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Issue: "The cost of war," Feb. 15, 2003
1
columbia reaction
The Columbia tragedy showed the best and worst about the Internet. Within hours of the crash, sellers offered for sale on eBay debris purportedly recovered from the wreckage. The online auction site quickly pulled the listings and warned sellers they could be prosecuted. What eBay didn't pull were listings of Columbia mission patches-which retail for $4.95 at the Smithsonian in Washington, the Kennedy Space Center in Florida, and The Space Store in Houston-seeking 10 to 100 times the value. "It's a tragedy, and you've got greedy people wanting to profit off it," complained Andrew Nagle, vice president of the company that manufactures the official NASA patches. Mr. Nagle said his company made 30,000 of them-so they're not particularly rare-and plans to make more at no markup. The Net also offered uplifting newspaper reports of the astronauts' personal stories, including videos and audio links, and respectful treatment of their faith. One site offered a clip of the church choir shuttle commander Rick Husband belonged to, singing "Before the Throne of God Above." (More coverage, p. 19.) Some coverage of the tragedy in Islamic news media was reprehensible. Some writers expressed sympathy for the dead Americans, but had no sorrow for the first Israeli astronaut, Col. Ilan Ramon, who also perished in the crash. Hamed Salamin, a columnist for the United Arab Emirates daily Al-Bayan, said news of the death of Col. Ramon-an Israeli fighter pilot who bombed an Iraqi nuclear reactor-was "enough to arouse joy in every heart that beats Arabism and Islam." On the streets of Baghdad, many Iraqis applauded the Columbia disaster. One government employee told reporters, "God is avenging us." As the Dover military mortuary received the remains of the Columbia astronauts, officials there were bracing to handle a large influx of casualties (see cover story, p. 16) as the United States inches closer to war in Iraq.
2
north korea: nukes, inc.
Iraq remains at the top of Washington's list of threatening dictatorships, but North Korea seems intent to draw as much attention as it can. North Korea's official KCNA news agency last week reported that the nation had reactivated its nuclear power facilities with plans to use them to generate electricity "at the present stage." Reacting to the news, U.S. Defense Secretary Donald Rumsfeld pointed out that North Korea's "terrorist regime" could use the restarted facilities to make nuclear weapons for itself or nuclear materials to sell to others. "And that's something the world has to take very seriously," he added. Mr. Rumsfeld noted that U.S. officials had determined that North Korea has "one or two nuclear weapons" already.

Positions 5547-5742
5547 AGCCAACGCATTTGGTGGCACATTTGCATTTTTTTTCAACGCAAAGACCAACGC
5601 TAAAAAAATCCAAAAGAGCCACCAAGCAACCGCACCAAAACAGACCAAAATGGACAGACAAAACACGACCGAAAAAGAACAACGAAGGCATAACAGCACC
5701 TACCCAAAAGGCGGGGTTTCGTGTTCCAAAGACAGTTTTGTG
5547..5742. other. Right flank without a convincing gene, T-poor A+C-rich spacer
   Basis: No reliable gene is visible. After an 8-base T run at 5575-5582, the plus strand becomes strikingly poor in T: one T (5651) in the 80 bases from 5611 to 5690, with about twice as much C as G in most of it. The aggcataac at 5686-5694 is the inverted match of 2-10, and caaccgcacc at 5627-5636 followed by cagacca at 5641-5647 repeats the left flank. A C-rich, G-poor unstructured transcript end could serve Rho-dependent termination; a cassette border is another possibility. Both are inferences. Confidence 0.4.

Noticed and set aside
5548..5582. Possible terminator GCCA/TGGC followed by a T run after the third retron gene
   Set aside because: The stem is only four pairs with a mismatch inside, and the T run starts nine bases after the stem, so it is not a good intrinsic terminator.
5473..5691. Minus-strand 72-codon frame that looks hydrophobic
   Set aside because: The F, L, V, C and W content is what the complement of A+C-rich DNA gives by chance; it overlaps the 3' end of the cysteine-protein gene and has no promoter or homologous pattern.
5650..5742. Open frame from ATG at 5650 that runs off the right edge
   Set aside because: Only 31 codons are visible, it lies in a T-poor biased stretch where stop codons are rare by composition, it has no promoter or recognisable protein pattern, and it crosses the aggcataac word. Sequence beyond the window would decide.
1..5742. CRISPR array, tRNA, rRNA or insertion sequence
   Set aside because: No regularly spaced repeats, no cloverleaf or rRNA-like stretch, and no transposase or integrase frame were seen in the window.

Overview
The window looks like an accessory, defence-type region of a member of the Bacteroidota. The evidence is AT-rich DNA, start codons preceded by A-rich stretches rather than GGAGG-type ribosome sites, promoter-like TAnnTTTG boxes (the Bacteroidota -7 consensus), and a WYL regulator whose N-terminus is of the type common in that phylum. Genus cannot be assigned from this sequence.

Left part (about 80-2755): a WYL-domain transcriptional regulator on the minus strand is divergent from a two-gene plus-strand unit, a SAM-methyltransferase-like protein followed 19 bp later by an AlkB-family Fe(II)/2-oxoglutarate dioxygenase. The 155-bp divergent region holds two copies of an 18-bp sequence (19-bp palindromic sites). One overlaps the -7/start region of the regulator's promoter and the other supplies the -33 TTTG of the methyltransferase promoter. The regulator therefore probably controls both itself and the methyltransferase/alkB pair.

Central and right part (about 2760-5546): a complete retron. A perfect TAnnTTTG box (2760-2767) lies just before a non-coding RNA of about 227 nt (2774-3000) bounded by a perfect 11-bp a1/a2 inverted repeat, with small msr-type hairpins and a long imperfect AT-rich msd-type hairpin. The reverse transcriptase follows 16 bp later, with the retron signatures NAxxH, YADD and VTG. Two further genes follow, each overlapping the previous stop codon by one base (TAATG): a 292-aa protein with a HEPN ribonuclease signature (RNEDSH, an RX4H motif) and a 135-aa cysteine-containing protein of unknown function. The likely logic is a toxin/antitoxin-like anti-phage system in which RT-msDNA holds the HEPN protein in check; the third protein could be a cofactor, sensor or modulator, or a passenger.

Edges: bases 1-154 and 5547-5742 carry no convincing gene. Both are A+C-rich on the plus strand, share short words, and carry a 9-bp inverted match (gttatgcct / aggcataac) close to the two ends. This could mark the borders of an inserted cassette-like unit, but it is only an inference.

3
hockey hullabaloo
They went to a hockey game and a bankruptcy court proceeding almost broke out. This side of the National Hockey League's All-Star game, the hockey press typically focuses on the playoff push, with Stanley CupÐcompetitive teams looking to wheel and deal to add that missing player who puts them over the top. Not this year. The sorry state of business affairs in the NHL-franchises in Buffalo and Ottawa are bankrupt, a player lockout looms in September 2004-dominated the coverage. One of hockey's greats, Brett Hull of the Detroit Red Wings, provided sports writers the perfect news hook when he opined in an interview that 75 percent of the league is overpaid and indicated the NHL players' association is going to have to swallow a salary cap if the game is to survive. The $5-million-a-year superstar's colleagues didn't appreciate the comments, though at least one was honest enough to agree. "Me? Overpaid? Sure I am," admitted Dallas Stars forward Bill Guerin (five-year, $45 million contract). "As soon as I signed my contract in Dallas, I knew I was making more than I should." No player mustered a serious argument against the Hull remarks, other than, essentially: We don't sign the checks; we just deposit them. In the last decade, NHL salaries have grown almost fivefold. Now, 50 players make more than $5 million a year. Those 50 players gobble up about twice what all NHL teams earn in TV revenue, which is less than a tenth of the National Football League's take. The NHL has 20 months to right itself, or the coolest game on ice is headed for a deeper freeze.
4
a penny earned
A few years ago, the Nasdaq stock market was home to high fliers, dot-coms, and IPOs whose prices soared. Now the exchange is littered with hundreds of companies that sell for under $1 a share. Nasdaq officials are supposed to delist these underachievers, but now they want to be more lenient. Nasdaq's board is seeking SEC approval for a plan to give fallen stocks 180 days to boost their price above the $1 mark. Supporters say the plan gives hurting companies a chance to recuperate during a troubled economy. Some even want the $1 minimum removed entirely. Opponents say the market must remove dead wood, especially undeserving companies that were unwisely touted during the dot-com bubble. Schaeffer's Investment Research reported that 482 out of the 3,680 Nasdaq stocks currently trade below $1.

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